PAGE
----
Reviewed By

Christopher Armstead
Well… there it is Spierig Brothers… my mind is blown.  Whether or not this movie 'Predestination' will blow your mind or not, dear reader, I cannot say.  But we will be very careful in describing this film to you as not ruin any potential mind blowing opportunities which may await you, should you choose to take the challenge of this film on.

Our film starts with a bit of action, as we follow a guy who has gone back in time to finally try to stop this cretin known as the Fizzle Bomber.  I know… awful name, but what can you do.  The op doesn't go well, there is an explosion and this guy we are following is severely burned, but he does manage to make it back to his current time which is the future or something.  I can't remember.  But I do remember that he needed a bit of reconstructive facial surgery, and now he looks just like Ethan Hawke. 

The character Ethan Hawke plays is a temporal agent, meaning he uses this fancy time machine given to him by his boss Mr. Robertson (Noah Taylor) to stop future crimes from happening, and he's quite good at it saving many lives, except for that cursed Fizzle Bomber who has been eluding him for years.  But no worries, Mr. Taylor thinks he has a line on where this Fizzle Bomber is in the time space continuum, and sends his agent back to 1976 where he should be making an appearance.

Now the movie slows down, and here's where it gets a little strange because where we started out with an action sequence and this Sci-Fi basis, now 'Predestination' shifts gears completely.  Our Agent works at some sleazy bar as a bartender when this dude walks into the bar.  This dude (Sarah Snook) is looking a little strange to us because he does look kind of effeminate, but the bartender strikes up a conversation and while this dude is one bitter person, he has a story to tell.
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And thus this is the bulk of the film as this dude tells The Bartender the story of his life, one that began with him being girl, and the awful, awful things that this poor person has experienced up to this point in his misbegotten life.  Is any of this going to help The Bartender find the elusive Fizzle Bomber?  Well…

What we have here my friends is a Time Travel Movie.  Time Travel Movies are strange because there are rules that have to be acknowledged, kind of, but not necessarily followed, not really, because time travel doesn't exist.  The Speirig brothers have taken whatever rules we might think that might be in place for time travel, and totally flips it on its head.  Or I guess Robert A. Heinlen's short story 'All You Zombies' flipped time travel on its head since this is what this movie is based off of.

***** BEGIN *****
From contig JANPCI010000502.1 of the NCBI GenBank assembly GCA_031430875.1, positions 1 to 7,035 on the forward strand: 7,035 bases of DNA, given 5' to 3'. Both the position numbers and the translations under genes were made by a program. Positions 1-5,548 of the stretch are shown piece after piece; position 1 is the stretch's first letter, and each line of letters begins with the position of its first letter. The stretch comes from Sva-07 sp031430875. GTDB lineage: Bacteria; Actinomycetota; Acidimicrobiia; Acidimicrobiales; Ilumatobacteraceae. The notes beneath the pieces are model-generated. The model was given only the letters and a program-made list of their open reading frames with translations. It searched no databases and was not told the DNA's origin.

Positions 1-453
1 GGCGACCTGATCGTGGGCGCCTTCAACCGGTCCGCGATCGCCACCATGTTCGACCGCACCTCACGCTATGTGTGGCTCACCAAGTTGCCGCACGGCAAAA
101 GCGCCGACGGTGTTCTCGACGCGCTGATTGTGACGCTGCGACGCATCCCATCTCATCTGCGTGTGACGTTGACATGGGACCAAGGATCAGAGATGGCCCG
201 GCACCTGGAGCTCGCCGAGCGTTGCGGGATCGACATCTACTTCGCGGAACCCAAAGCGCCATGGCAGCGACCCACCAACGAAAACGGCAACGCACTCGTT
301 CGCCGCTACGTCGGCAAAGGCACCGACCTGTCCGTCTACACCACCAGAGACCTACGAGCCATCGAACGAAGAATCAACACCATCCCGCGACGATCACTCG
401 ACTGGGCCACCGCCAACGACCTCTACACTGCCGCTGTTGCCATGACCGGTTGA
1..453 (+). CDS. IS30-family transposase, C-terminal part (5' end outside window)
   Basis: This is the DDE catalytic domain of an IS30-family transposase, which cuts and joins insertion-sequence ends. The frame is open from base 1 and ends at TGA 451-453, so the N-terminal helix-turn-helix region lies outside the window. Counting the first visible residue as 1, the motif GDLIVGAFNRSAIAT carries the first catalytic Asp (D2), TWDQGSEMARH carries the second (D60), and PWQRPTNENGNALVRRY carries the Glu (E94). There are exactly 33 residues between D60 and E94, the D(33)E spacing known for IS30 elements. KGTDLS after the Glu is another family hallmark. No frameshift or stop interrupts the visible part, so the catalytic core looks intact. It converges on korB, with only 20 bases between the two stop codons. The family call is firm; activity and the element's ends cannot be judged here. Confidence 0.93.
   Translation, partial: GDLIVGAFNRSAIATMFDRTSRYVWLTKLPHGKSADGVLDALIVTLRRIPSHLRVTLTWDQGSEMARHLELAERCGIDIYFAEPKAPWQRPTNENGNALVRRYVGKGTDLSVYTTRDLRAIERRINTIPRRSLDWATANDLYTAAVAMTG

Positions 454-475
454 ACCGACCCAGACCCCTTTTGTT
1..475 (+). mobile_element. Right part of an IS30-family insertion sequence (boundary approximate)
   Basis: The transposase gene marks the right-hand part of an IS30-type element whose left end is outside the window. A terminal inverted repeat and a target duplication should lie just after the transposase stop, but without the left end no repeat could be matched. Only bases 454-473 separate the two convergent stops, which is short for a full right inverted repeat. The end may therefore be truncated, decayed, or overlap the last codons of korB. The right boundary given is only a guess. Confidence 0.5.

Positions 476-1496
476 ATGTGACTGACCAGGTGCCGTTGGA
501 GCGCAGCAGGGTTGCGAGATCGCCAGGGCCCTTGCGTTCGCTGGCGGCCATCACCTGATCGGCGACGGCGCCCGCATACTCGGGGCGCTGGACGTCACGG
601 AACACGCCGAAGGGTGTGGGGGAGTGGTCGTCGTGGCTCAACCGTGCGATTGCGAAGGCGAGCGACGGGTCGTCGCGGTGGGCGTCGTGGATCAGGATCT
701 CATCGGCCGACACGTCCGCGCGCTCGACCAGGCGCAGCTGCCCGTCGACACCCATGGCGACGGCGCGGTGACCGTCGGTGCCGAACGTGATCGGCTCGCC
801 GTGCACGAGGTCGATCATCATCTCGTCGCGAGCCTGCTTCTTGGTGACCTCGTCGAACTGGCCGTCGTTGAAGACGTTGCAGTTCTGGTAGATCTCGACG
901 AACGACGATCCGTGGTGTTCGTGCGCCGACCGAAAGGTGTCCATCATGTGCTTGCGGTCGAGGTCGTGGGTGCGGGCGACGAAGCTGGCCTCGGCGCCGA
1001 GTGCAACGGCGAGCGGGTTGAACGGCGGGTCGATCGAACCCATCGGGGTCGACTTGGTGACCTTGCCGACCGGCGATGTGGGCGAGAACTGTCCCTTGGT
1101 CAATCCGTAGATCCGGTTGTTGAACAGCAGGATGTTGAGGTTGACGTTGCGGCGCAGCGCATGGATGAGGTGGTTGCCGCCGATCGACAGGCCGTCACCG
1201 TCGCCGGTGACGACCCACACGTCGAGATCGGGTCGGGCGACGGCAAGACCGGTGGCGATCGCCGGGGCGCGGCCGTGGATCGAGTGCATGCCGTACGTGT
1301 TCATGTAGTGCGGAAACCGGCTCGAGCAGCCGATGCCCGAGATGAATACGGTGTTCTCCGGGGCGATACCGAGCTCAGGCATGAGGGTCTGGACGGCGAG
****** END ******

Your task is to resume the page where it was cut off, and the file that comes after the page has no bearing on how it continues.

When the movie starts off, with its nicely realize action sequence, complete with a bomb ticking down to triple zero, then we follow that up at the futuristic place where the shadowy agency that is governing our time travel agents, it looks like we are in for a bravura, science fiction, action filled cinematic experience.  But then 'Predestination' shifts its tone and to be completely honest it's a little disconcerting because this truly becomes a different kind of movie than what we were expecting. 

It does take a little time to readjust from our action / Sci-Fi thought process, to what is essentially a two-man play featuring a couple of people chatting in bar, but on the strength of the performances from Ethan Hawke and Sarah Snook, it doesn't take long to become absorbed with what these two are discussing. 

Then movie shifts tones yet again as this odd looking little dude in the bar begins flashbacking through his rather odd  tale, which of course has the audience… or at least this audience member… wondering what any of this has to do with Fizzle bombers and time travel and whatnot. 

But not to worry as everything comes right back around in a nice, relatively neat bundle.  More or less.  It's the 'more or less' that's kind of mind blowing.  I mean there's no confusion in the narrative, everything that we've seen is pretty clear and eventually it will all make sense, but it is the kind of thing that will certainly prompt some discussion.  How could this thing that we have watched even be possible?  Of course it's not possible, not in any way, shape or form because Time Travel itself is not possible, but in the scope of the film… I don't know.

But is 'Predestination' a good movie?  Yeah… I think so.  It is tightly directed, cleverly written, logically illogical, and finely acted, especially by young Sarah Snook.  And it's different.  That, all by itself, almost makes it worth seeing because we don't have the chance to say that very often.
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